Just waking in the morning can be a difficult experience for a mother that has experienced a stillbirth. Sleep can be disturbed, as we find it difficult to switch off. Perhaps our sleeping patterns had adjusted towards the end of pregnancy, being awake feeling uncomfortable, or our baby kicking us at night kept us awake. We look forward to the time when our baby is born, we know that there will be more sleepless nights ahead of us, but we look forward to being woken at night, and to hold and feed our baby.
For most of us, it never occurs, that stillbirth might happen. Most of us were never told that it existed in modern times. We never think that towards the end of pregnancy our baby might just die and when it does happen, it is beyond what is even reasonably comprehensible.
Waking first thing
It is unknown what happens during our sleep. I was once told, that whilst we sleep we go home to spirit. As this is our spiritual home. Numerous women recall how they felt in the early days as they woke first thing. At night before sleep, we often fall asleep with tears down our face. Tears of sadness, as we know that tonight, we will not be woken by our baby kicking, and neither will we wake to feed our baby during the night. It is at night, when all is quiet, that we feel that sense of ‘nothingness’, and it is very lonely isolating experience.
When we wake first thing, just for a minute or two, we wake just as we always did, as we had every other day for the rest of our lives. Or at least how we did before we learned that our baby had died. It can take a minute or two for our body to come back to reality. And when reality hits,the grief and the pain can feel overwhelming.
Immediately upon awakening, it is as if it had never happened, we forget, and we can wake up cheerfully. But suddenly, as we become full awake a few minutes later, the nightmare of our worst reality, is remembered. Not only is our baby not a part of us, but he or she is not sleeping in the bedroom next door either. And we remember, that he or she never will be. Our hearts ache as this horrible realisation sinks in. We feel a sense of panic. It sinks in slowly like the weight of a brick weighing down our heart. Often, unlike other grief, our bodies are still programmed to be taking care of our baby, and so, we have this longing searching feeling for our baby. It is the most awful feeling in the world. A feeling like you are searching for something. A searching and a longing, but the reality of knowing that it is something that you will never find.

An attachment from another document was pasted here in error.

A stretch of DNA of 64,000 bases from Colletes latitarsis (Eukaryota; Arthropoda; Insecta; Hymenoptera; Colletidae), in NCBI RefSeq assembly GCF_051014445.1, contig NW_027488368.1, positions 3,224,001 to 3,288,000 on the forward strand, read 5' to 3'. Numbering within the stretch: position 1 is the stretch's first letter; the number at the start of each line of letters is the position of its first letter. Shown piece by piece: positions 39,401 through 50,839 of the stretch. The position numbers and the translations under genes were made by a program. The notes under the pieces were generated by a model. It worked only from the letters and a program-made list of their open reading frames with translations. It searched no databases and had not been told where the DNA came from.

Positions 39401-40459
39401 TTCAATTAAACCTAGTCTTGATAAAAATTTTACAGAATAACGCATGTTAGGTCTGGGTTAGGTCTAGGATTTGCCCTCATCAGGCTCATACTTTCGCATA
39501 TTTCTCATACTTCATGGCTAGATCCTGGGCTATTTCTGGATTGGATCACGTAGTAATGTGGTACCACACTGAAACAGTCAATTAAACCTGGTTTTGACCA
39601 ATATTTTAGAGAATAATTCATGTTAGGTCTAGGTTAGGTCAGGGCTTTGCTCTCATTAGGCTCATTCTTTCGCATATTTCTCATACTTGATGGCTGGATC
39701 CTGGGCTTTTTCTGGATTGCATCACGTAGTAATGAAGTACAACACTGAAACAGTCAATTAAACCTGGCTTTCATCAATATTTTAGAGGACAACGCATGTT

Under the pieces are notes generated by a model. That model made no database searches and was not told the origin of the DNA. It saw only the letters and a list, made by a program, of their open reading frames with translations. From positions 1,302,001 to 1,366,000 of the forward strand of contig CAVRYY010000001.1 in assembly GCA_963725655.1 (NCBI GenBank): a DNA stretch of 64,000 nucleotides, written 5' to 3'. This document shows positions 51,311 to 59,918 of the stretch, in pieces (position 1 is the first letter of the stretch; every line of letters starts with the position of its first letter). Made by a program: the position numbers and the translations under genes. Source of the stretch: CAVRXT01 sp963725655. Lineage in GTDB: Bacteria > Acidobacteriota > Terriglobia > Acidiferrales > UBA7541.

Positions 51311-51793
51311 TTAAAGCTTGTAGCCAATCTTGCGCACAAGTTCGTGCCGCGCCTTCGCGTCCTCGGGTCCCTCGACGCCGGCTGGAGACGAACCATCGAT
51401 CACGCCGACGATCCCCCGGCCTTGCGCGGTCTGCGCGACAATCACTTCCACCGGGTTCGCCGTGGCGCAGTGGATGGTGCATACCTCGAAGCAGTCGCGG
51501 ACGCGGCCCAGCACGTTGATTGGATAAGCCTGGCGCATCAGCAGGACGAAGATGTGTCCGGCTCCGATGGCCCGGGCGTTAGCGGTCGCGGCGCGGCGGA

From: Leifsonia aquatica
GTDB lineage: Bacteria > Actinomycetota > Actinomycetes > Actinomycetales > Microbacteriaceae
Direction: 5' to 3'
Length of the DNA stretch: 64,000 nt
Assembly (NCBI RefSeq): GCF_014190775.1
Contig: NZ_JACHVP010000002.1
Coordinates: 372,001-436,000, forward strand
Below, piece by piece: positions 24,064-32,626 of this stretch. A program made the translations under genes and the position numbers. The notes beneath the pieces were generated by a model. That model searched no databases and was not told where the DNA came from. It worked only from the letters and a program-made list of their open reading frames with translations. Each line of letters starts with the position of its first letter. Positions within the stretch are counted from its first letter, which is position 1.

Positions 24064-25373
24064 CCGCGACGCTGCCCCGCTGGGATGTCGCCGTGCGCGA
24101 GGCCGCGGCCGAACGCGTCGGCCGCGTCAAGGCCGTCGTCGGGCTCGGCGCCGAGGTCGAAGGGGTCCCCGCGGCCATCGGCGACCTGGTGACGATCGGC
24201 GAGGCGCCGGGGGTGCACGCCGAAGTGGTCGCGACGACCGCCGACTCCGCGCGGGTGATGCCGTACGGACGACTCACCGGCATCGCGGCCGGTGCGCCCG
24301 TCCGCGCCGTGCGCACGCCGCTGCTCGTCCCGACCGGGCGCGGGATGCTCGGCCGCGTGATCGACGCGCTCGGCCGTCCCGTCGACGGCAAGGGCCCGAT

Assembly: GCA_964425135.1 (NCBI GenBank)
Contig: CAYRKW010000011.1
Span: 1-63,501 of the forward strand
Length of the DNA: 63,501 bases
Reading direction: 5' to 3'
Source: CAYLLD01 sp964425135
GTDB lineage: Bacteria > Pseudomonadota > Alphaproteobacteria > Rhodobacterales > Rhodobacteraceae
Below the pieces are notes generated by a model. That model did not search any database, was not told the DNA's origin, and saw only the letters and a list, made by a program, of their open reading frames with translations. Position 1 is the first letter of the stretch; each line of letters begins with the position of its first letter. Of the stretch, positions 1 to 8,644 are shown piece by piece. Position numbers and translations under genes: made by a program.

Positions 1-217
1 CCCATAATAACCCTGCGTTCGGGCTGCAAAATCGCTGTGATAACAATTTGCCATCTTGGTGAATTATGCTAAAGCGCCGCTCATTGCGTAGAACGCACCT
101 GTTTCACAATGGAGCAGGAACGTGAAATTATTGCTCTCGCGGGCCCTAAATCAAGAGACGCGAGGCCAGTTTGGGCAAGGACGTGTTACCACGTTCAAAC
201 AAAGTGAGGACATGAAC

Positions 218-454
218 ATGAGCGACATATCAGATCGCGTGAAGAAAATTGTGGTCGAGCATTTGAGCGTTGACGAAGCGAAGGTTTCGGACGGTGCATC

Grief comes in waves, but stillborn grief, when we wake first thing, just for a few minutes, we forget. Just for a few minutes we are awake, but we have forgotten. Just for a few minutes, we feel that our baby is still a part of us and that it hasn’t happened. Then we stretch, wake fully and harsh reality hits. Like a bolt of lightening, it hits us, pain washing over us over us, as if we had just been told ‘I am sorry there is no heartbeat’… and our heart pounds, and we feel desperately sick.
No longer are we protected by the hospital, no longer are we surrounded by people, family and friends. We are alone, alone in our bed, with our grief, and the awful realisation of what has happened. The desperate longing feeling once again hits us, and we long to go back to sleep, or even back to a few minutes earlier, when just for a while, our minds, bodies and hearts tricked us and everything felt normal.
I like to think that it is true, that when we sleep we return home to spirit, and just for a while, we spend time with our babies in heaven whilst we sleep. I think that this is why it is such a terrible shock, when we finally wake fully, and reality sinks in. Just for a while we had that initial feeling of disillusionment and just for a while…. for a few minutes of the day, we had forgotten, and life was just as it should be.